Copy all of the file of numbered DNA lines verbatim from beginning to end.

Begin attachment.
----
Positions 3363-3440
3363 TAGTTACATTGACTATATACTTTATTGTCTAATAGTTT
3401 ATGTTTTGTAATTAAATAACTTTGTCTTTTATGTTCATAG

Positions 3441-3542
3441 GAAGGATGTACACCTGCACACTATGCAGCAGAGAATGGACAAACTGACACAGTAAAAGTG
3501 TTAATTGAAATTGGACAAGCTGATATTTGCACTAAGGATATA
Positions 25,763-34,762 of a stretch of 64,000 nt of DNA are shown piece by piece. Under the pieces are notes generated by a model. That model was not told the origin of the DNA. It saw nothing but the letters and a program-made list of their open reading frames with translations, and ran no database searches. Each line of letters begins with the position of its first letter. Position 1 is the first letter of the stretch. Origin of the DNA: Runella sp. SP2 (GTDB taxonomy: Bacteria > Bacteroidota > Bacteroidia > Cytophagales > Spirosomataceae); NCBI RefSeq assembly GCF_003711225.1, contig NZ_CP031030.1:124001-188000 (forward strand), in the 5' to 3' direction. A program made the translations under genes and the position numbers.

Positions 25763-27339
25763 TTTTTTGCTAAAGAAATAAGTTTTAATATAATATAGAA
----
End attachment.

Positions 3363-3440
3363 TAGTTACATTGACTATATACTTTATTGTCTAATAGTTT
3401 ATGTTTTGTAATTAAATAACTTTGTCTTTTATGTTCATAG

Positions 3441-3542
3441 GAAGGATGTACACCTGCACACTATGCAGCAGAGAATGGACAAACTGACACAGTAAAAGTG
3501 TTAATTGAAATTGGACAAGCTGATATTTGCACTAAGGATATA
Positions 25,763-34,762 of a stretch of 64,000 nt of DNA are shown piece by piece. Under the pieces are notes generated by a model. That model was not told the origin of the DNA. It saw nothing but the letters and a program-made list of their open reading frames with translations, and ran no database searches. Each line of letters begins with the position of its first letter. Position 1 is the first letter of the stretch. Origin of the DNA: Runella sp. SP2 (GTDB taxonomy: Bacteria > Bacteroidota > Bacteroidia > Cytophagales > Spirosomataceae); NCBI RefSeq assembly GCF_003711225.1, contig NZ_CP031030.1:124001-188000 (forward strand), in the 5' to 3' direction. A program made the translations under genes and the position numbers.

Positions 25763-27339
25763 TTTTTTGCTAAAGAAATAAGTTTTAATATAATATAGAA